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The RIGHT Way To WRITE Articles

As a follow up to my previous article on the WRONG way to write articles (see link at the end), this article shows you the RIGHT way to write articles.

As you no doubt already know, writing articles is probably the most effective way to promote your web site - by writing your article in the RIGHT way, you maximize the results you can achieve from your article submissions. With your article published on heaps of web sites, and in several ezines, it's enough to set your traffic counter spinning.

So, presuming you have read the previous article, and that you don't give the publishers something they do not want, you are on the right track - they will look at your article, and they may publish it. But how can you further maximize both your chances of publication, and the results you can then achieve once it is published?

1. Provide A Link To Your Web Site In Your Resource Box

This point is, for some reason, strangely missed by some article writers - without a link to your site in your resource box, you are unlikely to get much benefit from your published article.

Just writing your name, or your company name, in your resource box may bring some name or brand recognition over time, but you will be missing out on the major benefits that article submissions can bring you.

What you need is to provide a full link to your web site that interested readers of the article can click on - this will bring targeted traffic direct to your web site. It doesn't mean you need to include any HTML (generally, never include HTML in your articles), you just need the URL, or web address, of your web site, starting with 'http://' - publishers will turn that into a proper link when your article is published on web sites, and in text-based emails, it will automatically turn into a clickable link in the vast majority of email-reading software such as Outlook.

It's also a good idea not to add a full stop to the end of your link - occasionally this can make the URL inactive if your article is sent via email, or it is published on a web site that auto-publishes articles.

I've also found it is best just to include the one link in your resource box. Many publishers don't like more than one, and if you do get published, more than one link can confuse the readership simply by giving them too many choices - and so diminish the amount of targeted traffic you can then receive.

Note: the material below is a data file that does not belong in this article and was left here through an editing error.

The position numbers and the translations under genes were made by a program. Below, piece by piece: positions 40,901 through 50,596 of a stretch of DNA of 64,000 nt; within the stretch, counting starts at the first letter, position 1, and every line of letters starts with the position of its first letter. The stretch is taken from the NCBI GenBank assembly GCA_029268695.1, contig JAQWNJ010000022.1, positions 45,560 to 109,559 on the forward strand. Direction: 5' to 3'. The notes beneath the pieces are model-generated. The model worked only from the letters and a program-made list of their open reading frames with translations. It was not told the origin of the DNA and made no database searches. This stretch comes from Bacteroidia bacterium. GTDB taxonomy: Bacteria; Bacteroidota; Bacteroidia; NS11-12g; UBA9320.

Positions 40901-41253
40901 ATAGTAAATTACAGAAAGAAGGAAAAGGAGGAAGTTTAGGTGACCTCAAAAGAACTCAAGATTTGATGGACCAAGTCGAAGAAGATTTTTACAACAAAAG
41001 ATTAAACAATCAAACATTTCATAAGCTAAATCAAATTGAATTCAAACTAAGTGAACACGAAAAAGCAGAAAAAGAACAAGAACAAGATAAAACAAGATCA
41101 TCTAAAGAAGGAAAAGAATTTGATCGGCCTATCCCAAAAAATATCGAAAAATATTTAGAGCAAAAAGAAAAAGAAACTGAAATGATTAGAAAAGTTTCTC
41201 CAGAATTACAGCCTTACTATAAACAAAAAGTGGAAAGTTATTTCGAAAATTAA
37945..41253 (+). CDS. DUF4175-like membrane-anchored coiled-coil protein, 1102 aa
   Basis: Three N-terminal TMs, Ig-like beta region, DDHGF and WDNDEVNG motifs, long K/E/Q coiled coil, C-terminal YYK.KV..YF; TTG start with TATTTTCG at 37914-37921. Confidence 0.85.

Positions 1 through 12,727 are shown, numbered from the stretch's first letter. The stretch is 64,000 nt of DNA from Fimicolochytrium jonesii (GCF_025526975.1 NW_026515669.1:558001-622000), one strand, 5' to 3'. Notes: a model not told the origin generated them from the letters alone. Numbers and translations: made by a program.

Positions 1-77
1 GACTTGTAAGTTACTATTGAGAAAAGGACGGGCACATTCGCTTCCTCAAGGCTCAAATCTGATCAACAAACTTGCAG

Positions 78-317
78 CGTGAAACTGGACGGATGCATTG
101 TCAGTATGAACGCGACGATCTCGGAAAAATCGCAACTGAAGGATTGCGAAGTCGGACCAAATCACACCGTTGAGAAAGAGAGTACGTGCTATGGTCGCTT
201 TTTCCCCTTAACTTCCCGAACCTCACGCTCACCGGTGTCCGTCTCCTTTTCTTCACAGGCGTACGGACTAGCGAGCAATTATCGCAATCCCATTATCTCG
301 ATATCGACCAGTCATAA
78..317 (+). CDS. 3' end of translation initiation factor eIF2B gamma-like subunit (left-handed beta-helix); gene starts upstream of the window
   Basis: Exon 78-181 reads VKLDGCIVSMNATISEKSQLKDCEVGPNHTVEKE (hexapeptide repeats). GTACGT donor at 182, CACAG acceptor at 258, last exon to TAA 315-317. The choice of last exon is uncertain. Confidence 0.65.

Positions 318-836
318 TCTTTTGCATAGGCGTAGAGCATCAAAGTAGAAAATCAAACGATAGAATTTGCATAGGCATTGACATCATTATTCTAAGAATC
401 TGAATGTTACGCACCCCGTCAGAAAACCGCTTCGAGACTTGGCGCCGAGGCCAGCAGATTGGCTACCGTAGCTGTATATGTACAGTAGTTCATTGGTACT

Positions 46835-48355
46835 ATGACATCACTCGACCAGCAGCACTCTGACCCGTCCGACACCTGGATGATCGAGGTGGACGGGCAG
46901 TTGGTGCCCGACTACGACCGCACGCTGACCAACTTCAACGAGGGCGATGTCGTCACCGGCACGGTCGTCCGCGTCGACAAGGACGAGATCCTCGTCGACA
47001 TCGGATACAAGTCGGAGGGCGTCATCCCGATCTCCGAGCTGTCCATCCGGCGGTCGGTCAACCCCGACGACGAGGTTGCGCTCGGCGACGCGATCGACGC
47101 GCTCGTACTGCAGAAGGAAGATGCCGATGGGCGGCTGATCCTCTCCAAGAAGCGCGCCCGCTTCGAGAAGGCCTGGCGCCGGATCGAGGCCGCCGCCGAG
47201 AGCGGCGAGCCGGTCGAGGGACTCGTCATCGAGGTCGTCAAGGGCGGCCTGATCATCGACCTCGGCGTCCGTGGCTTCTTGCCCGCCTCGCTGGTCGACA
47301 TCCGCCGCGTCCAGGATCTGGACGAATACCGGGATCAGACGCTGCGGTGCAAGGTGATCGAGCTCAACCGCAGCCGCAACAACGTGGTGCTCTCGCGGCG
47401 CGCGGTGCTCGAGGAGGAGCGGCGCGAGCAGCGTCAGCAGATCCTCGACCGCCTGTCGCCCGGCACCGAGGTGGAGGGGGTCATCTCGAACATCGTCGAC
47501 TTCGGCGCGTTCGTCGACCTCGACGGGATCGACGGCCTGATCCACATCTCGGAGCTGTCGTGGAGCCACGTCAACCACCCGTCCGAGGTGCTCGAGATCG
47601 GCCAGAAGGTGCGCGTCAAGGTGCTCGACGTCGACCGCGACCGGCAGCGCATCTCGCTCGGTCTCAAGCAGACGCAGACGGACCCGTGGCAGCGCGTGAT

2. Use The Resource Box To Promote Your Site

This doesn't mean you should overly-hype your resource box, or laden it with advert-speak, but you do want people to click through, don't you? Tell them clearly and succinctly, and without hype, how your site will benefit them if they click through, and then tell them to click through.

3. Make Your Article Original, Factual And Informative

Publishers are generally looking for informative, factual articles that will interest and benefit their readership through the information it shares.

They are also looking for originality, and will likely sift through articles containing the same old topics to find an article that contains a certain spark of original thought. Remember, they are looking for high quality articles that will stimulate their readership - if you can't provide that, they won't publish your article.

Can you provide a new slant on an old topic; some new timely and relevant information; a twist on an accepted concept? Is your article thought-provoking, or just churning out the same old, same old?

4. Treat Your Article Title As A Headline

In the same way that a headline on a sales page is crucial for your conversion rate, and the subject of an email has a huge effect on the open rate, the title of your article is critically important if you want publishers to publish it, and people to read it and from there follow through to your site.

Make your title interesting and enticing, and your results will improve dramatically. For example, 'The Top Ten Little-Known Ways To Improve Your Online Sales', will achieve much better results than 'Improving Online Sales'.

Often a good approach to article writing is to start with the headline first, and once you've got that right, write the article to fit the headline.

5. Write It, Then RIGHT It

An article will often vastly improve if you leave it alone a while after the first draft. Go back to it after at least a day or two, and read through it - you will be amazed at how much you can improve it.

Apart from spotting spelling mistakes, you will likely notice parts of the article that do not read well and that you can improve. Spending a few minutes doing this will vastly increase the likelihood of your article being published, and improve your results immeasurably.

By following these tips, you can turn an average quality article into one of high quality that publishers will be eager to publish, and that readers will enjoy reading - the end result for you is a marked improvement in the levels of targeted traffic that your article attracts to your web site.

Copyright 2005 Steve Shaw

Steve Shaw provides systems and software for effective e-marketing. For more helpful tips, and information on the popular free 'Write Articles For Profit' course, read the previous companion article 'The WRONG Way To WRITE Articles':

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